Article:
When the New York Giants drafted Lorenzo Carter in the 3rd round of the 2018 NFL Draft they were hoping to get an impactful pass rusher at a bargain price.
Lorenzo Carter looked like a raw pass rusher in 2018 who could flash here and there with raw athleticism. That’s to be expected with rookie pass rushers, especially when they’re drafted outside of the top 2 rounds. Unfortunately, he might not be developing at the rate the team was hoping for.
Lorenzo Carter’s College career:
Lorenzo Carter was a Georgia Bulldog for 4 years. He moved around the formation quite often but primarily lined up as an edge rusher. He never became a consistent force on the edge as a Bulldog, he couldn’t collect more than 5 sacks in a single season during his college career. As a sophomore, he played in 10 games and didn’t even tally a single sack. His production as a pass rusher has always been up and down dating back to his college days.
Lorenzo Carter’s Draft Profile:
Lorenzo Carter was always considered a raw prospect who had a low floor but a high ceiling as well. He stands at 6’5” but only weighed in at 250 lbs. The most impressive attribute Carter possesses is his freakish speed for his size. He ran his 40-yard dash in 4.50 seconds. For a point of reference, he ran his 40-yard dash .01 seconds behind the team’s top wide receiver, Sterling Shepard. He relied on this speed to get into the backfield since he didn’t develop a variety of pass-rushing techniques or counter moves during his college career.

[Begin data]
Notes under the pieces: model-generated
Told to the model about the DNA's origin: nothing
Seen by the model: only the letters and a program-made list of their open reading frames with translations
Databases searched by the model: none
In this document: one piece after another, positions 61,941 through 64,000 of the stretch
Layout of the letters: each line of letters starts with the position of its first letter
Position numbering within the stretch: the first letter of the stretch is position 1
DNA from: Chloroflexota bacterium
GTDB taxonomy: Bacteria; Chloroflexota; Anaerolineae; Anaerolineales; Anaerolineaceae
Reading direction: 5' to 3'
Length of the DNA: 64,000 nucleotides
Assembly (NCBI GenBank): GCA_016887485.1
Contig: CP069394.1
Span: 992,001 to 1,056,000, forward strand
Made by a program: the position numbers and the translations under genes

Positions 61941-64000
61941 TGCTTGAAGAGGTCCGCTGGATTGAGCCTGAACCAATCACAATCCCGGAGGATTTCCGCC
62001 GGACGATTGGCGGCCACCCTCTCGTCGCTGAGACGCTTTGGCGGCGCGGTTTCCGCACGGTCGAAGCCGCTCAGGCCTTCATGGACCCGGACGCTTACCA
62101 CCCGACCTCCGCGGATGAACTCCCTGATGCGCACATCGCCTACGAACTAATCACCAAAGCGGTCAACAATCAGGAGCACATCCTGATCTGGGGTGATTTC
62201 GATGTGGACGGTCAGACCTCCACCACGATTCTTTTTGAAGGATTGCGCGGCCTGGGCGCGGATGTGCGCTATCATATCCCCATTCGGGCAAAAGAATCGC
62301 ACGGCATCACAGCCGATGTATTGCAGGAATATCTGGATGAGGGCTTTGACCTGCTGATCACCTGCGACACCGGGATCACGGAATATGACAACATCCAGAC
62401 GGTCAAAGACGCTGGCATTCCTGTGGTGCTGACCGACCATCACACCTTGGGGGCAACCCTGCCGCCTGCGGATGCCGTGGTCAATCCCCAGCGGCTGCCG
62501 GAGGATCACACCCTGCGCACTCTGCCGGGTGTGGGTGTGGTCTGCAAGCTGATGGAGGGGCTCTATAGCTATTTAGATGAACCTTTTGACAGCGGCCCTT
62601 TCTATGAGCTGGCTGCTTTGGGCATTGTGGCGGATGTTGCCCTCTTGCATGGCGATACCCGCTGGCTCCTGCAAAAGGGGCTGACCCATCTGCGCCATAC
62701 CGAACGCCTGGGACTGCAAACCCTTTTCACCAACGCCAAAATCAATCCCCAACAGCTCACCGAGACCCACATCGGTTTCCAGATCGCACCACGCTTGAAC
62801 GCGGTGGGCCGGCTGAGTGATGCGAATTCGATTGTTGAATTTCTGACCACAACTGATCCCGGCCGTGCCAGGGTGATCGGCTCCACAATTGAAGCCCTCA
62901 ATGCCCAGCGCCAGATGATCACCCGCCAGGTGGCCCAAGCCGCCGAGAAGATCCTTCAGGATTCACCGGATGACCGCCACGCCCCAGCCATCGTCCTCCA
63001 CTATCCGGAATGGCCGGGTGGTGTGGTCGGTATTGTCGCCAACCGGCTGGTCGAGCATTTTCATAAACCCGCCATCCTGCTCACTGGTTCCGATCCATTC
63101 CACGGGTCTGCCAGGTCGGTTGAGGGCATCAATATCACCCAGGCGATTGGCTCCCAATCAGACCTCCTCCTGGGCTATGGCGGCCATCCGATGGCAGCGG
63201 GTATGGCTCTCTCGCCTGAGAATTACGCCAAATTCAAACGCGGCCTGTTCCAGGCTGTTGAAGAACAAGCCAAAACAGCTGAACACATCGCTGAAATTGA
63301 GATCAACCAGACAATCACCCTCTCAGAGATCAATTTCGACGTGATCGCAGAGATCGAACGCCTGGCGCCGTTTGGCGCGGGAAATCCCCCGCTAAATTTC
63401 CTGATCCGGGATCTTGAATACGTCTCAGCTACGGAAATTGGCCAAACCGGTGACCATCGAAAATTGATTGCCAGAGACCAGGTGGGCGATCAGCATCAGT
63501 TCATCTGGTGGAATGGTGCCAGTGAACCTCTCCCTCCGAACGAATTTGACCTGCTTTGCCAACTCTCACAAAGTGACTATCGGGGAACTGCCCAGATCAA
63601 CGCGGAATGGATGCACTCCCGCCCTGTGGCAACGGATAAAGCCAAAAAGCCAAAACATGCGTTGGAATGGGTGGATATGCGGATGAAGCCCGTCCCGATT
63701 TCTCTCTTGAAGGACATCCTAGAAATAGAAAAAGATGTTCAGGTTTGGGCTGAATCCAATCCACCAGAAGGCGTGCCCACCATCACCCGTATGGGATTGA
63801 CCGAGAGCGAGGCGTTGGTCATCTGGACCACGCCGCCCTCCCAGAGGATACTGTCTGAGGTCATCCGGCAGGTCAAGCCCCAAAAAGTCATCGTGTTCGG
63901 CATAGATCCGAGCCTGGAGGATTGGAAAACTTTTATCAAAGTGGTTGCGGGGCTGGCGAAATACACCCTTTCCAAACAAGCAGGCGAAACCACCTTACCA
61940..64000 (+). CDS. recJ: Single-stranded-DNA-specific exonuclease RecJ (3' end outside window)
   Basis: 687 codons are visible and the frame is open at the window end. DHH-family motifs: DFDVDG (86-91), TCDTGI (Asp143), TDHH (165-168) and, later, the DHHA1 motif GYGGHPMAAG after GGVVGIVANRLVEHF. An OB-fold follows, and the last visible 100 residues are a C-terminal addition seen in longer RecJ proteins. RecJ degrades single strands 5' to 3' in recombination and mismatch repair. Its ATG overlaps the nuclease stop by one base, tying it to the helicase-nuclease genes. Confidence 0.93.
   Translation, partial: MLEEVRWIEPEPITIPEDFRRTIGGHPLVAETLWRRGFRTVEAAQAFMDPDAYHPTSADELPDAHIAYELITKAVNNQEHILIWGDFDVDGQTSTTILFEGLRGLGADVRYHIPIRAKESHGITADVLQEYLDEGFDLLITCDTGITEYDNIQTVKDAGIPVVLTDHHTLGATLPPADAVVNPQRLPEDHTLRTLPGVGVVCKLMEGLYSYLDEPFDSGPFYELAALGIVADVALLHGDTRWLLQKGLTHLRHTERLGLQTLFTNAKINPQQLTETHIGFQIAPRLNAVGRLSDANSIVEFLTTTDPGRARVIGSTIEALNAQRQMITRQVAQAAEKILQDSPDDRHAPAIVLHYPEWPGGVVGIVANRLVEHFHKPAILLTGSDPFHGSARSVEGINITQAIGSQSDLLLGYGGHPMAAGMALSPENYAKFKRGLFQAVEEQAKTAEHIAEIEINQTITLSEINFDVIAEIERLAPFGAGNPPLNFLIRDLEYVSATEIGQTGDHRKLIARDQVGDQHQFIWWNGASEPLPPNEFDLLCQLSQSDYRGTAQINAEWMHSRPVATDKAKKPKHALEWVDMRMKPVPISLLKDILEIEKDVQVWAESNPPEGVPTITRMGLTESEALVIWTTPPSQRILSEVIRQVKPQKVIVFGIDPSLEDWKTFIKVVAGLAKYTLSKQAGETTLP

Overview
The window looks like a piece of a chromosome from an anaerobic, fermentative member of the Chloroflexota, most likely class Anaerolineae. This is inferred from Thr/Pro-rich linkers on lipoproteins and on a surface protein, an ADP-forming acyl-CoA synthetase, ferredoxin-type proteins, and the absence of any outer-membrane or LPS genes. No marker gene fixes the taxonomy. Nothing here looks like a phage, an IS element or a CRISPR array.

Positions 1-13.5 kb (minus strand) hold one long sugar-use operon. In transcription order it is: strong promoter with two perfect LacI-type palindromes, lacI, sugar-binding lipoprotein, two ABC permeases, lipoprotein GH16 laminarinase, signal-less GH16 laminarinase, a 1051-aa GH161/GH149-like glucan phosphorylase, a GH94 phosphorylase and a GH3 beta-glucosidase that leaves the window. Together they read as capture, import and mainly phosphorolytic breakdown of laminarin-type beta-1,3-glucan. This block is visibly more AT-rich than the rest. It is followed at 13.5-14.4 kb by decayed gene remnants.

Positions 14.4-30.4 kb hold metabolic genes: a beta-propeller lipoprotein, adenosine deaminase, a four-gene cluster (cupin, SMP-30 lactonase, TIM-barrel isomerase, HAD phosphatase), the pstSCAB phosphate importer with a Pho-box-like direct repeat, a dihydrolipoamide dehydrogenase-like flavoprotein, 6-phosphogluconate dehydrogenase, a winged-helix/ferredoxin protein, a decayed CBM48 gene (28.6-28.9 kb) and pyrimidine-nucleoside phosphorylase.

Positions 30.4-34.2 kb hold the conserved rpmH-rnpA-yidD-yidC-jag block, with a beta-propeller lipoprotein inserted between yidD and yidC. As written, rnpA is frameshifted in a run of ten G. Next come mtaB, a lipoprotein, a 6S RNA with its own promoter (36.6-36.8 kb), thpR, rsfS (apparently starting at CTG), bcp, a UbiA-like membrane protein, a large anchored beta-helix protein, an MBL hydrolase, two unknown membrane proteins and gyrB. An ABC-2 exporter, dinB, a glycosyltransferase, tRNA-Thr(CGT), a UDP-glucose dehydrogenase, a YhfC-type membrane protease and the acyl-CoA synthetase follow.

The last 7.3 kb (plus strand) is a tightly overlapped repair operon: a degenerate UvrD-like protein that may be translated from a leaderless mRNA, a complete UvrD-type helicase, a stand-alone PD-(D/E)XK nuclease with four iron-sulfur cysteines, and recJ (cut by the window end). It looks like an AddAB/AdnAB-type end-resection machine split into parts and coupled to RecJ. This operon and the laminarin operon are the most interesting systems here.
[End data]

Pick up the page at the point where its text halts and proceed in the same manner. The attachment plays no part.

Run defense was also a concern. There were too many plays where he couldn’t shed blocks or maintain his ground on the edge against the bigger offensive tackles he would line up against.
Carter’s status through 3 weeks:
The young pass rusher got off to a red-hot start, looking like a problem for the first-team offense. Then the pads came on and he looked more like his 2018 self. He hasn’t had a sack in the preseason although he’s only been on the field for a handful of plays in each of the 3 games.
While the sacks haven’t been there he hasn’t applied much pressure either. To make matters even worse he hasn’t fared any better on early downs, looking like a liability as an edge-setter in run defense.
Is a position change possible for Lorenzo Carter?
There’s been some speculation at times about whether Carter would be better suited as an off-ball linebacker. In James Bettcher’s 3-4 defense he would need to line up as an inside linebacker. While he’s on the slim side for an inside linebacker he has already shown the ability to cover well from that position.
In week 13 of the 2018 season, Lorenzo Carter fared well against Tarik Cohen in coverage. One of the plays was a wheel route that is difficult to handle without many coverage reps in practice but he executed perfectly.
Dropping back into coverage is one of the weaknesses of the inside linebackers who are currently on the roster. This could potentially lead to Carter having that type of role out of necessity at times. When the team faces receiving backs like James White and Kenyan Drake in 2019 James Bettcher could be tempted to consider this an option if Carter isn’t providing much impact on the edge.
It’s not too late for Lorenzo Carter to make a leap in production for the 2019 season. It also wouldn’t be surprising if his role is reduced to obvious passing downs, whether he’s rushing the passer or playing back in coverage at times.
The team would consider it a failsafe option and quite frankly unfortunate to pull him off the edge and use him as an off-ball linebacker but it might be what he’s best at. Since he had 4 years to develop his pass-rushing repertoire in college and never really crafted it the chances of him doing that now don’t look great.
For now, Dave Gettleman and The New York Giants can only hope they didn’t take the bait on a workout warrior who’s a much better athlete than a football player.